An analysis the Roman imperial succession and the failure to come up with an enduring, consistent system for selecting the next emperor with over 22 genealogical tables and 100 images illustrating the Emperors.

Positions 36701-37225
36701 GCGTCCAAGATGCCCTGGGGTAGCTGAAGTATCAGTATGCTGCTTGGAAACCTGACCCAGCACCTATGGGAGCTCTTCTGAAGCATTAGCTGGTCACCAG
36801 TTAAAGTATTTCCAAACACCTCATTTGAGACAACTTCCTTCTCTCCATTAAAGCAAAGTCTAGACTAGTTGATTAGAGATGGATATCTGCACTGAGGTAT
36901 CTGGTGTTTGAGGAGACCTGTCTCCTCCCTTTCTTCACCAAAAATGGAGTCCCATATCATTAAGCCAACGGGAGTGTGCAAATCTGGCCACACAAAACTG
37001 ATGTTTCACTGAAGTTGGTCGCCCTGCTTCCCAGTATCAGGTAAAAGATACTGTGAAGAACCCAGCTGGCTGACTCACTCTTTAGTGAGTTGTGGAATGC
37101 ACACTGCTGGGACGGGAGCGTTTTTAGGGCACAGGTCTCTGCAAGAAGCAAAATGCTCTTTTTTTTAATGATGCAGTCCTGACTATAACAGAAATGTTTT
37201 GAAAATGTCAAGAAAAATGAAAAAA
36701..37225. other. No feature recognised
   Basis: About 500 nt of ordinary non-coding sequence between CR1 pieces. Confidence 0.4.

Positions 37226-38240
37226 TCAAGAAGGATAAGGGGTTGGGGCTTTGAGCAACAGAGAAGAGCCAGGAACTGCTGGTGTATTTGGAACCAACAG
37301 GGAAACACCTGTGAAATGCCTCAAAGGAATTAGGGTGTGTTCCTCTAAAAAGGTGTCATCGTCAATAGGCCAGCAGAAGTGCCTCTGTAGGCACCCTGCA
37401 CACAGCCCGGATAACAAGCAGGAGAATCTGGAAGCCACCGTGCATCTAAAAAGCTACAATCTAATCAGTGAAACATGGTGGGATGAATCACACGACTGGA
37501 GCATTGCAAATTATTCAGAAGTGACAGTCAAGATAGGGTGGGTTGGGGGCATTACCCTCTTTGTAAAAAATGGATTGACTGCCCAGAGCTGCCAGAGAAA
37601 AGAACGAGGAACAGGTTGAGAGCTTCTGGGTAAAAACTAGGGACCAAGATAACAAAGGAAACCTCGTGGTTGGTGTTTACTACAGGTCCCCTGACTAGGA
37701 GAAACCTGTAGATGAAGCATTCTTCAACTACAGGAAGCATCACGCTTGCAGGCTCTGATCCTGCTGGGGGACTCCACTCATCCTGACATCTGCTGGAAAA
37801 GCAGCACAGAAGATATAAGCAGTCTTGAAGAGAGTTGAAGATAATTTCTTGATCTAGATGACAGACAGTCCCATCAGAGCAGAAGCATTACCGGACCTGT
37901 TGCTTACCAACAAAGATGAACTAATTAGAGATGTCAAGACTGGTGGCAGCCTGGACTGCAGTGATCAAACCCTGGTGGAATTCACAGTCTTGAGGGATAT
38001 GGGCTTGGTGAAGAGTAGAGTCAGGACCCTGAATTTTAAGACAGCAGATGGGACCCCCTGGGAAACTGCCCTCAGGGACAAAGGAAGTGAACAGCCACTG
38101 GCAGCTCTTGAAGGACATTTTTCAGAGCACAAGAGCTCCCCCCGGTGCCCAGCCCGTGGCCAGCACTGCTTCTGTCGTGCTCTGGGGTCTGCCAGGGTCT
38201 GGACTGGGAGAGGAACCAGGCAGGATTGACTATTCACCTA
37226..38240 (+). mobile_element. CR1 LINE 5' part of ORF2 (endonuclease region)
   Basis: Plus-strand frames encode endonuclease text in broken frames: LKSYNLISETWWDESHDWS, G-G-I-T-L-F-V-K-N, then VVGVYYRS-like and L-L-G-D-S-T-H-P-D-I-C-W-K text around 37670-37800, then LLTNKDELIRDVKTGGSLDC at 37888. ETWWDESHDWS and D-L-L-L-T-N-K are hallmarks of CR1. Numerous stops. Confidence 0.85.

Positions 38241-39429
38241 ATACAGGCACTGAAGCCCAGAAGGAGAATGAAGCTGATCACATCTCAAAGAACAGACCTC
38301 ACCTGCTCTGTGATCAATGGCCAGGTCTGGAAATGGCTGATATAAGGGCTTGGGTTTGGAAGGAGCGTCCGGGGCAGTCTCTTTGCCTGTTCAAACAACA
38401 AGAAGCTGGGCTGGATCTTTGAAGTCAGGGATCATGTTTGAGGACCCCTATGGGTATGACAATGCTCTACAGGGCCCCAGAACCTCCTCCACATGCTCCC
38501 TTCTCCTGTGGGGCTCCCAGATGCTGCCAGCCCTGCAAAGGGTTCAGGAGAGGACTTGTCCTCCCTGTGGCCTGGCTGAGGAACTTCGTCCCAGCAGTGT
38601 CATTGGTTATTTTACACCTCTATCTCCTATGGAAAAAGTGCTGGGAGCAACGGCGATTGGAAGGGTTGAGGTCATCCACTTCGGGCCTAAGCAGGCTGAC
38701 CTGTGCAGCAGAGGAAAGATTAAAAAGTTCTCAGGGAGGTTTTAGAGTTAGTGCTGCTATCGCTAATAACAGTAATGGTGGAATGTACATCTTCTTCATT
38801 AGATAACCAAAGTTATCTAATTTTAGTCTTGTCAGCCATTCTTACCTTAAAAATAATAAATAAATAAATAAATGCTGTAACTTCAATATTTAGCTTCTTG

John D. Grainger analyses the Roman imperial succession, demonstrating that the empire organized by Augustus was fundamentally flawed in the method it used to find emperors. Augustus’ system was a mixture of heredity, senatorial and military influences, and these were generally antagonistic. Consequently the Empire went through a series of crises, in which the succession to a previous, usually dead, emperor was the main issue. The infamous ‘Year of the Four Emperors’, AD 69, is only the most famous of these crises, which often involved bouts of bloody and destructive civil war, assassinations and purges. These were followed by a period, usually relatively short, in which the victor in the ‘crisis’ established a new system, juggling the three basic elements identified by Augustus, but which was as fragile and short lived as its predecessor; these ‘consequences’ of each crisis are discussed. The lucid and erudite text is supported by numerous genealogical tables and dozens of depictions of emperors.